Now available – Download our 2019 Journal

We have lots to share with you. Our new format Journal has many photos and interesting features, and reviews our year in detail. Also included are informative articles on hemp farming in Maine and adapting our forests for the future. Please feel free to pick up a print edition at our office, or download your free copy at the link below.

WCSW Annual Report 2019.6

Invasive Species Spotlight – Now is the Time to Spot Invasive Plants!

As a part of our work for landowners, WCSW staff and volunteers spend time helping them find invasive plants on their land and plan for controlling them. Late fall is our favorite time to survey for invasives in fact, because at the end of October and early in November, many invasive plants stand out like a sore thumb. When most of our native woody plants have shed their leaves, several of our most troublesome invasives still have theirs and so are easily seen. In fact, the longer period many of these plants keep their leaves gives them a growth advantage over our native plants. Take a look at these photos. In each, the invasive plants have yellow leaves while natives are bare. Asiatic (or oriental) bittersweet, a vine, can be seen climbing trees as towers of yellow leaves, and with the characteristic orange and red berries used for fall decorations in the past. Instead of using bittersweet berries, you can decorate with the bright orange and red berries of winterberry holly, a native shrub that lives near wet areas.  Keep in mind, it is now illegal to sell decorations with Asiastic bittersweet berries on them.

Exotic honeysuckle shrubs in early November

A common invader of forest understories in Midcoast Maine is the exotic shrub honeysuckle, of which there are several species, all equally destructive. They can grow so prolifically that trees cannot regenerate under them. If you look around now and see a forest understory of shrubs with yellow leaves, it may be exotic honeysuckle, or perhaps glossy buckthorn, a small tree that also keeps its leaves into the late fall. As far as larger trees go, our native oaks are still sporting some red to brown leaves now, but most other native trees are bare, so the bright yellow and orange leaves of the invasive Norway maple really stand out. Japanese knotweed keeps its leaves into the late fall as well, and its bare reddish stems can be seen standing all winter.

Japanese knotweed still has green leaves in November.
Invasive Norway maples have most of their leaves in early November.

After you’ve checked around for invasives, you can call us for management advice. We can visit your property and write up recommendations for how to rid your land of these plants which reduce natural diversity, timber regeneration and wildlife habitat quality. If you are eligible for NRCS EQIP programs, you also qualify for free invasive plant management plans.

Report a Tree Program is Now Live!

Use our new online tool to tell us about how your trees are doing. We are assessing trees in Maine that may or are experiencing changes due to disease, invasive insects or other environmental stressors such as climate change. The project will also help us look at tree species that may be suitable for assisted migration or adaptive planting as the climate changes or trees are lost to invasive insects. Ultimately, this project will provide valuable data that may help scientists plan projects to restore forests in Maine.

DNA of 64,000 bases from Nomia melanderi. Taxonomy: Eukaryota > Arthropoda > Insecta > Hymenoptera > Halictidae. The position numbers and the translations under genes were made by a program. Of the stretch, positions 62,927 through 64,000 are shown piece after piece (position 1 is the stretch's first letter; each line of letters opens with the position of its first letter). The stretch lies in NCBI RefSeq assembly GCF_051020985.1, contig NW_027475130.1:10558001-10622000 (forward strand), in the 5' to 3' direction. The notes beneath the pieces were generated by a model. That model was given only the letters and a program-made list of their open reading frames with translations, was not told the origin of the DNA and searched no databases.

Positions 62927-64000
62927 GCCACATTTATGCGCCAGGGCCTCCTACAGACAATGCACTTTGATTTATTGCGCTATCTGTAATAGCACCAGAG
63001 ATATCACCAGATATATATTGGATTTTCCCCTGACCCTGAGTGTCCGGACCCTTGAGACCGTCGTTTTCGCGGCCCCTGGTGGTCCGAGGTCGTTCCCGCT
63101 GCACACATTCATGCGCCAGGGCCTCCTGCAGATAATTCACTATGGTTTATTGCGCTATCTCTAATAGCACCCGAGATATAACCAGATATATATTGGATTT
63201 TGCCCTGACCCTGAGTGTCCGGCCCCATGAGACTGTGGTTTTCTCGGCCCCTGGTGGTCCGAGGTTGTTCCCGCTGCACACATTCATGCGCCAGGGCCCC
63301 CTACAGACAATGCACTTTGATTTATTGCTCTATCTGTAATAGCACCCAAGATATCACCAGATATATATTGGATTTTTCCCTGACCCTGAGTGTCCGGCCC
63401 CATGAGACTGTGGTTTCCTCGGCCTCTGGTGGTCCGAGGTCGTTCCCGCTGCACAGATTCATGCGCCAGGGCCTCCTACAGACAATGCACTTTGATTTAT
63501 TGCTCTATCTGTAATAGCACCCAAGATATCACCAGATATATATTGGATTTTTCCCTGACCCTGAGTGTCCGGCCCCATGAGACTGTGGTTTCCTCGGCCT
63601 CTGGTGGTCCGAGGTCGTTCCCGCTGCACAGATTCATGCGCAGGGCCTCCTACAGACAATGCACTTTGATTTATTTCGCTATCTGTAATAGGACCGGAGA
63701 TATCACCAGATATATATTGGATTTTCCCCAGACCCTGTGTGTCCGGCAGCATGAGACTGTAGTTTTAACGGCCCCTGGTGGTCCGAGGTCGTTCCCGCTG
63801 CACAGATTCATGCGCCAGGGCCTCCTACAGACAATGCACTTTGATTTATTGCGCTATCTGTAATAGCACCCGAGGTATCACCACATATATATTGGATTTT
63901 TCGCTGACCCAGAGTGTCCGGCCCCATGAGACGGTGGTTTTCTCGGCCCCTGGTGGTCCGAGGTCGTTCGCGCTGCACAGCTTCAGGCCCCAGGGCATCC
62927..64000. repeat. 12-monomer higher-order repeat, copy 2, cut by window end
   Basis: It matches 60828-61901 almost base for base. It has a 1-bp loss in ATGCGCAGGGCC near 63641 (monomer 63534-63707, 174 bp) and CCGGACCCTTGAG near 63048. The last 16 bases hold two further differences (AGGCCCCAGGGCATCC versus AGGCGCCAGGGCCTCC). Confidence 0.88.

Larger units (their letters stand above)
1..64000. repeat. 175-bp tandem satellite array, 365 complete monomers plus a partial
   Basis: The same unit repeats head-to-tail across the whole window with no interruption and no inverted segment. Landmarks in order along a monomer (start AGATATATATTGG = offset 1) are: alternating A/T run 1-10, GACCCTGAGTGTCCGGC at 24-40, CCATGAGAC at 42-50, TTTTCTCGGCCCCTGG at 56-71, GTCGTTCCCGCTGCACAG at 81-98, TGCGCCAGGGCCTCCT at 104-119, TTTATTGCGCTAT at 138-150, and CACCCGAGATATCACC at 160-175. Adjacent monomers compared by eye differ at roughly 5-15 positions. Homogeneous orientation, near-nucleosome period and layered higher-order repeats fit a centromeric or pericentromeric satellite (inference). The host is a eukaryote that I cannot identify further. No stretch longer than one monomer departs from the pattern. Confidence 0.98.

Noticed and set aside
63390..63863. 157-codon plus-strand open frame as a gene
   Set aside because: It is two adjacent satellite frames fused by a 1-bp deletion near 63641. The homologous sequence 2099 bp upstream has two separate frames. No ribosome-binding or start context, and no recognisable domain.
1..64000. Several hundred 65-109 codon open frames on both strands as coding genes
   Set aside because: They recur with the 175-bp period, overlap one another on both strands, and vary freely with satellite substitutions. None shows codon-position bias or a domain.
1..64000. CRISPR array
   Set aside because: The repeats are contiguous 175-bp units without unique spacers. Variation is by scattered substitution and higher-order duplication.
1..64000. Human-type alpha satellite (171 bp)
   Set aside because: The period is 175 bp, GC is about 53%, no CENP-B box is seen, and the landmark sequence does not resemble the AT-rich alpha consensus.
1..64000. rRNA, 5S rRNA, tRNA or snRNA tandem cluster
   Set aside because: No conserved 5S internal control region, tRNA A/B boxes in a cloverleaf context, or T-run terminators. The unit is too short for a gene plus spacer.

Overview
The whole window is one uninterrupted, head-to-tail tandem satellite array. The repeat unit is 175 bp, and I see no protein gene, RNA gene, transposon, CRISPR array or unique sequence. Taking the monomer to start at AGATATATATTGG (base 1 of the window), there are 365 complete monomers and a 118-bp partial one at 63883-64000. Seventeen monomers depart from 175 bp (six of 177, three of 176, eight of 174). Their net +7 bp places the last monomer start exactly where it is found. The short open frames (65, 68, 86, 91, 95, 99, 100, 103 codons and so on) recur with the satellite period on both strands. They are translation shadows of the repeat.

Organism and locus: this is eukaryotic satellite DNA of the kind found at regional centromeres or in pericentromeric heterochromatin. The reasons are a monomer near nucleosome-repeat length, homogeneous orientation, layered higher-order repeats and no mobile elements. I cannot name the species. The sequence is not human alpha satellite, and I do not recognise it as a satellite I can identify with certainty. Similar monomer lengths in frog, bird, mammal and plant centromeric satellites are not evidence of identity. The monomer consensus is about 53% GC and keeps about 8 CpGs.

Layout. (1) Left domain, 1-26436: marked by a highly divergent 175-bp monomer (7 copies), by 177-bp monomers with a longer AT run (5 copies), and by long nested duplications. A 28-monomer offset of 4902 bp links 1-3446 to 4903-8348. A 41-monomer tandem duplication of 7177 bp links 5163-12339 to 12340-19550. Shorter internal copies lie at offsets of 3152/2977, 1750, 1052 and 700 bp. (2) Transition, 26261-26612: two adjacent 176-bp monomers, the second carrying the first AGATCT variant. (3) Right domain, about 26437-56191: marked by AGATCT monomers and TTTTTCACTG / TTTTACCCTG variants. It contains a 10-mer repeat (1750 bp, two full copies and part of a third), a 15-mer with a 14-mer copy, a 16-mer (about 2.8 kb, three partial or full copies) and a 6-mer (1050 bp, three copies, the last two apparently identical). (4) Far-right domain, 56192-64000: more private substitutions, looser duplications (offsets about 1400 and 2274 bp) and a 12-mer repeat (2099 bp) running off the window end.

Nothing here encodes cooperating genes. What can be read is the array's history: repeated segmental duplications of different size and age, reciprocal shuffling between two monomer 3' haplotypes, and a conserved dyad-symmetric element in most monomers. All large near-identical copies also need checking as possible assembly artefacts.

To report on trees you have planted or are growing near you, please fill out our form here (simple registration on the site, then join our project “Report a Tree,” also on the Anecdata phone app):

If you are interested in planting any of the trees listed to assist us with this study, let us know. We’d like to have people report on seedlings and saplings they are growing as a part of this research. We will be able to order some of these trees for you to purchase at our plant sale in the spring.

Some Trees to Report On:

  • Ash trees  (for signs of emerald ash borer)
  • Hemlock trees  (for signs of hemlock woolly adelgid)
  • Beech trees  (for clear beech that don’t appear to have beech bark disease)
  • American chestnut  (for larger trees that appear to be free of disease)
  • American elm  (for larger trees that appear to be free of disease)

Also for forest adaptation research, please tell us how any of these trees are doing if growing in your area:

  • Tulip poplar
  • White oak
  • Chestnut oak
  • Sweetgum
  • Black walnut
  • Shagbark hickory
  • Black gum (Tupelo)
  • Pawpaw

You can return to the Report a Tree tab at the top of our home page to report on trees in the future.

Fish Lead Free! Free Tackle Exchanges Offered in 2020

Lead commonly found in fishing tackle is highly toxic, and hazardous to humans, wildlife and the environment. Wildlife species are affected by ingesting lead fishing tackle, particularly the common loon. Loon bodies and behavior make them susceptible to lead poisoning.

Fortunately, non-toxic alternatives to lead tackle are available and are often superior in performance to lead tackle. You can help by changing to lead free fishing tackle today!  At our Tackle Exchanges, you can swap your lead tackle for new non-toxic tackle for free!  The tackle exchanges will be held next spring through fall at various Waldo County lakes, usually at the boat launch. Watch our website for next year’s Fish Lead Free Tackle Exchanges. Free fishing kits for children will be available first come, first served.

The program  isn’t necessarily a one-for-one exchange, but there will be a great variety of  non-toxic tackle to try, and no one will go home empty-handed!  What better time than right now to clean out your tackle box, making  fishing safer for you, your children, and Maine’s wildlife?  Contact our District office to  learn more about the program.